politics, world

How To Steal an Election

There have been a number of recent attempt to steal elections. Of course not all have succeed, and probably, not all have been known. Though I don’t have much advice about how to keep your fixing from being known, I have some ideas about how you can succeed despite it being known.

First, there are some initial conditions that are very helpful in making rigging possible. They include:

  • A corrupt bureaucracy to help with the fixing. Without at least a small force dedicated to the autocrat, he or she has almost no hope of meaningfully changing the elections results. There must be a secretive and relatively powerful force, traditionally the army, who is willing to help. It is for this reason that incumbents are usually much more able to rig an election than outside candidates.
  • A world unwilling or unable to intervene on behalf of justice. Fortunately, the default mode of the international community today is non-intervention. Unless or until your rigging has resulted in the deaths of over 500 people, the rest of the world is unlikely to be terribly concerned that you’ve rigged an election. Even if your rigging results in the death of that number, mediation is much more likely than any movement of force. As such, you can expect to keep at least a little personal peace and security even if you’ve been a thoroughgoing tyrant.
  • A pacified public. This isn’t completely necessary, but that it helps can not be doubted. There are generally two way to pacify the public in your country, love or fear. Perhaps the best way to pacify though, is a little of both. That’s secret has been working solidly for Vladimir Putin’s United Russia party for years.

Now we should note that there’s more than one way to steal an election. Simply changing the results in counting can if few enough people notice. For our purposes, as was the case recently in Zimbabwe, we’ll assume that the opposition has some legitimate claim to victory.

  1. Do everything in your power to delay the announcement of final results. If you’ve not released the results a few days after the election, consider claiming that there were irregularities that merit recounting. Though the opposition may claim to know the results, make sure that you don’t let anyone in the government either agree or disagree with them. This allows you to demand a run-off or a re-vote.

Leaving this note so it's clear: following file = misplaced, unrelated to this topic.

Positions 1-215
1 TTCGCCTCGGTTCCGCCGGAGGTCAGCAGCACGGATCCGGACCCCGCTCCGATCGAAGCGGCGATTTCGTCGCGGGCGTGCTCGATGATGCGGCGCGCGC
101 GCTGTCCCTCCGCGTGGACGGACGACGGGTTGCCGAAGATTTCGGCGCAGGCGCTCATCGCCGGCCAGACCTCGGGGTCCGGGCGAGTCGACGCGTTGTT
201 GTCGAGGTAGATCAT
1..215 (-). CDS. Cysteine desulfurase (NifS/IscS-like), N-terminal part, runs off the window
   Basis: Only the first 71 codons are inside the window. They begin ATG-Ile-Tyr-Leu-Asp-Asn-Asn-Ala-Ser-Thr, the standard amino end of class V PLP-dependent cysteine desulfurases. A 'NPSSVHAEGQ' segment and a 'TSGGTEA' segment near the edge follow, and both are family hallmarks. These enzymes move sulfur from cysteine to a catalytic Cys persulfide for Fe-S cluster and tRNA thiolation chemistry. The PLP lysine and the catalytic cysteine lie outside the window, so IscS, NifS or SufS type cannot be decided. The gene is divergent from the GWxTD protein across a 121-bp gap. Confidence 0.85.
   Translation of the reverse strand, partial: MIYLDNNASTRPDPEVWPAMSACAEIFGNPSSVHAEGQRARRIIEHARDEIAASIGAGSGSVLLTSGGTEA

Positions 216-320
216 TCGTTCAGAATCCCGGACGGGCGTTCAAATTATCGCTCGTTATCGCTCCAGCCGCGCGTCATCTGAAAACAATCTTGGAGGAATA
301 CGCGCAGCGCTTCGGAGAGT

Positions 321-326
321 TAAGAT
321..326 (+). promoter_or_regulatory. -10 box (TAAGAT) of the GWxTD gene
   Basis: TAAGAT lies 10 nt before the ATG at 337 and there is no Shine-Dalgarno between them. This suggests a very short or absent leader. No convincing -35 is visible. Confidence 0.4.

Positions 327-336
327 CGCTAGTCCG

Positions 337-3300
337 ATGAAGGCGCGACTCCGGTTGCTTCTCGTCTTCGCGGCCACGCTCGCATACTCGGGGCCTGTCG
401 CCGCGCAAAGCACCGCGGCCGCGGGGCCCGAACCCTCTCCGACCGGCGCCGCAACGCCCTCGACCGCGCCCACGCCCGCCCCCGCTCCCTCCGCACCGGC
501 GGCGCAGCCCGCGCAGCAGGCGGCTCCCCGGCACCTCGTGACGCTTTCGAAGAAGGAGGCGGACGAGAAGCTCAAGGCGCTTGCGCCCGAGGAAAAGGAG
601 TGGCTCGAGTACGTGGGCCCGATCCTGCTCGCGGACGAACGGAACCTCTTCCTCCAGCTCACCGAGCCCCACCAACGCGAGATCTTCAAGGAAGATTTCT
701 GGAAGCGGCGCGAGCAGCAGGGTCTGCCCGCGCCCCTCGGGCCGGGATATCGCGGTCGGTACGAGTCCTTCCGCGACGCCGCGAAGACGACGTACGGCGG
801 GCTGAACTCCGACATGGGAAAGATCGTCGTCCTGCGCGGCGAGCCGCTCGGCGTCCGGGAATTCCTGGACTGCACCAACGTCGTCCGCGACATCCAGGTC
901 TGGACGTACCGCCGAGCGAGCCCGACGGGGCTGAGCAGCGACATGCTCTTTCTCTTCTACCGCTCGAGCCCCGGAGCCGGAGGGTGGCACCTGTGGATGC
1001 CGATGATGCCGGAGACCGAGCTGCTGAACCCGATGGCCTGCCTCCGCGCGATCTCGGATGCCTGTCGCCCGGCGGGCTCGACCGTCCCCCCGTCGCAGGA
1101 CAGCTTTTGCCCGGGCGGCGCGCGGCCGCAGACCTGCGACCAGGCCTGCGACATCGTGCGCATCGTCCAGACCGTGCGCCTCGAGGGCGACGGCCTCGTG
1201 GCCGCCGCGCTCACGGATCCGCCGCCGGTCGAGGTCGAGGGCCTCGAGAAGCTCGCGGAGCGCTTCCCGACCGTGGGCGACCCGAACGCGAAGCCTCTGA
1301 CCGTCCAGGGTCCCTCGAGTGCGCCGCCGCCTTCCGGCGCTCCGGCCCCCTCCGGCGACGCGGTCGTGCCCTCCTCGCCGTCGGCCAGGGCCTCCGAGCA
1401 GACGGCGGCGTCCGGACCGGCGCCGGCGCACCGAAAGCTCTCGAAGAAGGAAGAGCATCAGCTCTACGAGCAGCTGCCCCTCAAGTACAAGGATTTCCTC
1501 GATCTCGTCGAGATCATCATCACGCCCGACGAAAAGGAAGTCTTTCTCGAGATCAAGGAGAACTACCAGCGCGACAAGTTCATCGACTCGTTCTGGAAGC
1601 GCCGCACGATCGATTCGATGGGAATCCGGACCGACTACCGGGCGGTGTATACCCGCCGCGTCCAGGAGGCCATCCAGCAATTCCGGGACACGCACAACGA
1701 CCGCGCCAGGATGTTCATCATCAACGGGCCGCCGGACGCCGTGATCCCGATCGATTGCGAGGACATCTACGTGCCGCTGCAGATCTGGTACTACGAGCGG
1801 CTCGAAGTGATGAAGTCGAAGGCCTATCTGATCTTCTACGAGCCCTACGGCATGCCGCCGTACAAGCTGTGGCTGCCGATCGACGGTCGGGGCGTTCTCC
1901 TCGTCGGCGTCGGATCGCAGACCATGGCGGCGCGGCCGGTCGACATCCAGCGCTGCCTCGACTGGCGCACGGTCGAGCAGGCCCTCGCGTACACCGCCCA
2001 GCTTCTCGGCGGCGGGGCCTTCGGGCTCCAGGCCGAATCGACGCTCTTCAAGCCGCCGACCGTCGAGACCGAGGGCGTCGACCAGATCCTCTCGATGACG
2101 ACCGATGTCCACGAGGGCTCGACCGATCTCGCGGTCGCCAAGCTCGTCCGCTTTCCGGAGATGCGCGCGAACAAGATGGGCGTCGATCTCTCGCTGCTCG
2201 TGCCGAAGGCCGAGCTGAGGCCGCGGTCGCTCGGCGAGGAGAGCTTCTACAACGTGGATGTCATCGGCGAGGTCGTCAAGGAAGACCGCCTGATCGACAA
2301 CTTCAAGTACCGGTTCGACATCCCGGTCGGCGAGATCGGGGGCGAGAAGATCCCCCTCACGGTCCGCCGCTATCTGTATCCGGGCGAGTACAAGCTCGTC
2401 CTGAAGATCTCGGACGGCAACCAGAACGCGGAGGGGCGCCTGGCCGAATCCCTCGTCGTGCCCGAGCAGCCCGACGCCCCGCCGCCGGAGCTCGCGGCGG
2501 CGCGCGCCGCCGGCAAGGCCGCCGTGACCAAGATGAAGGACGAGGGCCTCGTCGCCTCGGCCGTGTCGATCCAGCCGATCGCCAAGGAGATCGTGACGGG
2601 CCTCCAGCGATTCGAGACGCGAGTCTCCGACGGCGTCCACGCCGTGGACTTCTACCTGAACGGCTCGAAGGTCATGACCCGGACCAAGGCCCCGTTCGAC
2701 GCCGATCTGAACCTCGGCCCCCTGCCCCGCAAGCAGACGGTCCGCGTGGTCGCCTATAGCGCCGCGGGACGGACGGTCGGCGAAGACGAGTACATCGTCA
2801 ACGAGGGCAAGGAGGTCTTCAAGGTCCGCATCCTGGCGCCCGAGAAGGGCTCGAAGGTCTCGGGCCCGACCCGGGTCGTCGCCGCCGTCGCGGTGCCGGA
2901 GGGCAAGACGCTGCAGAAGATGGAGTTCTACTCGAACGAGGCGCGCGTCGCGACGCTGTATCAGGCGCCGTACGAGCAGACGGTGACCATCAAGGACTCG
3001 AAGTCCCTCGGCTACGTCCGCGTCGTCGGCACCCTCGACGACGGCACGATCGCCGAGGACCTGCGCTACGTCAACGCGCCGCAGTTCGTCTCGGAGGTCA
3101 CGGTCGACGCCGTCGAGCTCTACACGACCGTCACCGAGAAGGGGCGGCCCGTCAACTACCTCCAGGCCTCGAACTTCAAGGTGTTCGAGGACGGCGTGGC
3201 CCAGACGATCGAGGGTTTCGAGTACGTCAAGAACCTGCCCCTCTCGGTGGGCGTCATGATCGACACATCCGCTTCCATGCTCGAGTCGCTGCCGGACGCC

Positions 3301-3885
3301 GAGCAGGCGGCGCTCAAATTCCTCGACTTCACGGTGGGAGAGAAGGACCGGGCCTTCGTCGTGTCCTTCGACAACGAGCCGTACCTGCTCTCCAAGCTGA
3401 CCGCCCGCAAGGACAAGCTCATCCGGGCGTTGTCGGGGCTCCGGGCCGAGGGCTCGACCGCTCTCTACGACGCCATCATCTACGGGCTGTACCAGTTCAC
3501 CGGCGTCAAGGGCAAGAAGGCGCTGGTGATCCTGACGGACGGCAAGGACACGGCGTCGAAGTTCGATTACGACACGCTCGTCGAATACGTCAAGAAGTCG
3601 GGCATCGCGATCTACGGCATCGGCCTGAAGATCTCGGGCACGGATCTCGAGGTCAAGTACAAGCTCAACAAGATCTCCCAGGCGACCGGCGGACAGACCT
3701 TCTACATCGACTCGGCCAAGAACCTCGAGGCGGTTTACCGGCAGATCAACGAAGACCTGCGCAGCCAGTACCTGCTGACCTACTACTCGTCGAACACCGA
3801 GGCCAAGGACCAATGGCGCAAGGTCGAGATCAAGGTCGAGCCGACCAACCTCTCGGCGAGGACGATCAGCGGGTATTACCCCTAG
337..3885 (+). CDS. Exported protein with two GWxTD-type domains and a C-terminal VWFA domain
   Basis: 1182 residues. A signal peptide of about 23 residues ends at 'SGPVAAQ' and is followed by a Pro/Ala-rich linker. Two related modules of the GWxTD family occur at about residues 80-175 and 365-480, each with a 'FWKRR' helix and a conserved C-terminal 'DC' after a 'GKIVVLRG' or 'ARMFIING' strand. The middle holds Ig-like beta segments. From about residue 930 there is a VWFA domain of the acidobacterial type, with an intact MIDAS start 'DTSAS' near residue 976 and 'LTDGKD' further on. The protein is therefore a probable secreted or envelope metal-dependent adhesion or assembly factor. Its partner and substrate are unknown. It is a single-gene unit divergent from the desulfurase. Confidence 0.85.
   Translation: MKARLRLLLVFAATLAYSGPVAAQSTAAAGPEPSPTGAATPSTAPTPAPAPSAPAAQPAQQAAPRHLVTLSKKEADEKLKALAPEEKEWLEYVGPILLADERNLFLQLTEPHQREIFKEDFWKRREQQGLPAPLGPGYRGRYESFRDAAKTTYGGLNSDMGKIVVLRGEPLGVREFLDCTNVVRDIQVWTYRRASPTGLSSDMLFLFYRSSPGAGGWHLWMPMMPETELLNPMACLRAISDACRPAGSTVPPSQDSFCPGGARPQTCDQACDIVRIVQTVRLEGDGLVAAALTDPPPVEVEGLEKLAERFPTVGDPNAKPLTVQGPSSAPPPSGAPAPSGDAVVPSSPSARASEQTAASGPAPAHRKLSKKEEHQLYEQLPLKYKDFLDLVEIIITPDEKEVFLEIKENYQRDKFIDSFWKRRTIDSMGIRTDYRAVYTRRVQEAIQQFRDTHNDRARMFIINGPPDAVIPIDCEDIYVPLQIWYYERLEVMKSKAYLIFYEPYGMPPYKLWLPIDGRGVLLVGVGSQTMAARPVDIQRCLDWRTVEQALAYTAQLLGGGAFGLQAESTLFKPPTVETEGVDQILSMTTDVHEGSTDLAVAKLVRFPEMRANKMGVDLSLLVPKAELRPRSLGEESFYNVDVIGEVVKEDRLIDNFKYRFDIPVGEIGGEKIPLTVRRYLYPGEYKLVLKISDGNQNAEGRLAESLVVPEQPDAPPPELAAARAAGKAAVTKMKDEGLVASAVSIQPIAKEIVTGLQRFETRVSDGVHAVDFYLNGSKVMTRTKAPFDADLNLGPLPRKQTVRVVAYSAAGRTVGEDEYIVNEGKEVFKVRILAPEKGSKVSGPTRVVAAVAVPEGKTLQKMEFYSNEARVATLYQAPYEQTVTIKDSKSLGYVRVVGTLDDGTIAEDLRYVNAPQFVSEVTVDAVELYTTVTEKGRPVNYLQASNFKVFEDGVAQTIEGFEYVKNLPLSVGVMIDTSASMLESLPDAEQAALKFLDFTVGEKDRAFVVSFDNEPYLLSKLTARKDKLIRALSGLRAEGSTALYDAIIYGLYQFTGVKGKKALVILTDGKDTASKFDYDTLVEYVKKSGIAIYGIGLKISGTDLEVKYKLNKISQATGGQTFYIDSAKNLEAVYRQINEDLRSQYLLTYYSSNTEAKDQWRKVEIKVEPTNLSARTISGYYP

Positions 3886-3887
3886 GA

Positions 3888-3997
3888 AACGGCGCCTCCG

2. It’ll help to use some coercion. If the election didn’t go your way, be sure to rough up at least a few people who are responsible for this. It’s best to make sure that you can’t be directly linked to the violence, but that everyone understands that you’re responsible. This could be especially useful in turning the tide if you succeed in getting a run-off.
  3. Be sure it’s not to outrage the world that prefers to be uninvolved. They’ll probably do their best to look responsible to those concerned in their home country, but will be very reluctant to intervene. Be aware that if your violence–or other coercion methods–become too well known they may be forced to intervene. This is bad for you and uncomfortable for them.
  4. It’ll help, too, if those who might intervene fear that you’ll create greater instability if you lose. If they see you as dangerous or unstable, they’re much more likely to fear you and let you remain in power, however disastrous this is for your country or its citizens.
  5. Once the world makes clear it’s intention to look away, (re)inaugurate yourself. They’ll forget soon enough and you’ll be free to rule for however long you claim you need. Tyranny will have triumphed again.
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Dispatches, fiction

Dispatches: Free and Fair Elections

Back sooner than expected, our roving reporter, Steve Finch, has another story to be filed under “that’s something that would really benefit humanity.”

openDemocracy (ASA)Putin on Banner

SANTA MONICA, CA — The YZ Prize Foundation has announced a second interesting initiative to help the world to move toward stability. Unlike the YZ Prize for Peace, this one strikes straight at their vision of government: free and fair elections.

In light of the blatantly rigged elections in Russia last week, and the just-resolved election mess in Kenya, the Foundation has pledged that they will dedicate a significant amount of money for elections that are externally verified to have been completely free and fair.

“Obviously, we were spurred on by what had happened in Kenya,” said the chairman. The recently brokered peace deal between the opposition leader Raila Odinga and the sitting President Mwai Kibaki did satisfy the Foundation, but they were deeply saddened that the December election–which most outside observers agreed was rigged–touched off violence and chaos that left at least 1000 dead, hundreds of thousands displaced, and tarnished the reputation of what had been one of the jewels of Africa.

And though the YZ Prize Foundation was glad to see little violence over Russia’s election, they were distressed by the implications. “It looked to us,” the chairman said, “as though the will of the people was clearly subverted. It looks to us like outright authoritarianism and we can’t stand by and let such shams continue.”

The plan is relatively simple, the Foundation has offered about $100 million that would be split between the sitting executive (either a president or prime minister) and his country if the elections are declared to be free and fair. Anticipating some vexing questions, the chairman offered this tidbit on eligibility: “Surely, we can’t afford to hand out $100 million for every clean election. Stable, open, accountable democracies are thankfully numerous, and so we were forced to make restrictions. To qualify for this prize, the country has to have a history of fixed elections, to be seen to be at great risk for such fixing, or to be a new democracy.”

The Foundation has formed a committee that will decide before every election whether or not the country qualifies. The chairman was forthright that forming and maintaining this committee would be difficult but said that there is “no other way.”

Contacted for comment, Steven Jones at the Center for Democracy said that he thought the prize was a good idea, though he has some concerns. “Though I don’t think this is likely to cause more rigging in the interest of winning the prize money in the future, as some have suggested, I do think there are risks. The most prominent of these is the possibility that once they know they don’t qualify, they’ll go ahead and rig it.”